Micron, the latest and most contagious SARS-CoV-2 variant to date, is wreaking havoc halfway around the world in the sixth wave of the COVID pandemic. Whether as a measure of protection and personal responsibility or to comply with the restrictions that governments are imposing, we fear that Christmas 2021 will be the Christmas of the world will have to be just as ‘homey’ it is preferable to stay healthy, there will be time in the future to resume physical contact… And get vaccinated… Although that would be enough for another kind of article that goes beyond our scope.
In any case, there are other ways to stay connected with family and friends. Even if it’s virtually. And we are talking about video conferencing applications. They have always been widely used, but in 2020, because of the confinements, they became the most searched, downloaded and used software group. And this year almost the same, both for family connection, as to cover the needs of telework or study at home that the situation of the pandemic has forced to maintain.
In case you do not know all the available offer and want to have these applications at hand, we remind you the 10 most interesting ones for the main desktop and mobile operating systems. All of them are free, and some of them are open source and multiplatform.
An extremely interesting project,Â 100% free, open source, private, private and you don’t need neither registration nor installation. Jitsi started out as a clone of Microsoft Messenger, but with multi-protocol support, and over time its development veered towards the field of Skype-style VoIP solutions. It is now one of the most powerful proposals in its category for work groups, although it is available for private users.
It left behind some security and privacy issues with updates and remains one of the most widely used video conferencing applications because of its user-friendly interface, fun backgrounds, or scalability for multi-device use. It is actually a complete video conferencing package aimed at business users, but offers an attractive free option.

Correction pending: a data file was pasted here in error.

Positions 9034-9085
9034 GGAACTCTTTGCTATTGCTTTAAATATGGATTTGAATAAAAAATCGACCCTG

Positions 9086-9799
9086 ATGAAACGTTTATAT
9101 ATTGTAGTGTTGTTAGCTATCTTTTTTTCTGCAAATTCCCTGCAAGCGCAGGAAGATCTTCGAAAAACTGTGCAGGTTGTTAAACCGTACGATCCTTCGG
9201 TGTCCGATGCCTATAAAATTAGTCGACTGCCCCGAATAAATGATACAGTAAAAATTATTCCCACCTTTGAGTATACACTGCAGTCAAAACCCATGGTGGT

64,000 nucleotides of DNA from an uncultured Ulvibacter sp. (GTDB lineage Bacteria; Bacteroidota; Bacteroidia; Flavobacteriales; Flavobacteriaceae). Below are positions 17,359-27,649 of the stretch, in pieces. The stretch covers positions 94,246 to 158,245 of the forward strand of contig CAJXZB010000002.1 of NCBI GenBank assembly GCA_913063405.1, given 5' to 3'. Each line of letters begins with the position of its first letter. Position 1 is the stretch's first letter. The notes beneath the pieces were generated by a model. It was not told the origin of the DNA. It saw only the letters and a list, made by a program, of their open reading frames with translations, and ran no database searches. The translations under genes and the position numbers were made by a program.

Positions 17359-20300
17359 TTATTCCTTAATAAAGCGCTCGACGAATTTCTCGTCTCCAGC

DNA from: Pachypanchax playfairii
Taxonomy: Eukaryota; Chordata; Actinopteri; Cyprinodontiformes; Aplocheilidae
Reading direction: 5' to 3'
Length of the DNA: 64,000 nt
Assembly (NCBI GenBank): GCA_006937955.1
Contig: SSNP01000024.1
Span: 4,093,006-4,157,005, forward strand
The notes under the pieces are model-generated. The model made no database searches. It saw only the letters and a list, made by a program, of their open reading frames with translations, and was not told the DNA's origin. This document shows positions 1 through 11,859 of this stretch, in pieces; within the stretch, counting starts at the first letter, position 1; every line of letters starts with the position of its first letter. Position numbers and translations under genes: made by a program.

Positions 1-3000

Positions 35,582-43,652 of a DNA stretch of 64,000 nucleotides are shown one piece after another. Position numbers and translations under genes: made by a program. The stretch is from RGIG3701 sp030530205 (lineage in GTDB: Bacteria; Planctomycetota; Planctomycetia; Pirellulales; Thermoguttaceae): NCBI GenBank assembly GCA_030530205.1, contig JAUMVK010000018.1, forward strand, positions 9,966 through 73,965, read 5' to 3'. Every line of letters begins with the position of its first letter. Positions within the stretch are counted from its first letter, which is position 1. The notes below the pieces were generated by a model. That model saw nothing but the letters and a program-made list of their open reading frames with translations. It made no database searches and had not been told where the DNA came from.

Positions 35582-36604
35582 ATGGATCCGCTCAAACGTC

Users with this type of account can host video conferences for up to 100 participants, though meetings of three or more members are limited to 40 minutes in length.Â You can upgrade to a paid plan to remove these restrictions or simply keep the free one that allows you to make phone calls, record video or audio locally, and share screens with other participants. Zoom can be used via the web,Â with dedicated applications, browser extensions, and mobile devices using apps forÂ iOSÂ andÂ Android.
3.- Google Meet – Duo
Google has replaced Hangouts with Meet, a tool that was born for educational and business segments and has ended up reaching all users. Google relaxed some restrictions because of the pandemic and any Google user can make group video conferences of up to 250 participants regardless of their level of subscription in commercial solutions G Suite and G Suite for Education.Â It is available for iOS, Android and via web browser on any computer.
Google offers other video conferencing apps as an enhancement to a Hangouts that never quite exploded. More simple and specialized than Meet, Google Duo was created by Justin Uberti (responsible for the WebRTC communications standard) and was born as an alternative to FaceTime and all that has come from messaging services.Â Google expanded its capacity for group calls up to 32 participants Works great (especially on Android), offers great streaming quality and is also available for iOS, Chrome OS and via the Web.
Apple’s communications application is a preferred option for users of the Cupertino firmÂ It works through a phone number or Apple ID and allows audio or video calls with up to 32 participants at a time.
FaceTime is integrated into the recent calls list in the Phone app and can also be used from the Contacts app. It allows you to use effects to turn the user into an Animoji, send stickers and other features.Â It works from Wi-Fi networks or cellular services and supports iOS, iPadOS or macOS operating systems, to work on an iPhone, iPad, iPod Touch and also from a Mac computer.
5.- Microsoft Teams – Skype
Microsoft is pushing Teams as unified communication and collaboration platform. An evolution of Skype for Business, its business focus is clear as it combines persistent chat, file storage and collaboration and application integration, especially with the Office suite. But it is also used as a videoconferencing application and has free versions for all versions of Windows, macOS, iOS and Android, and also via web.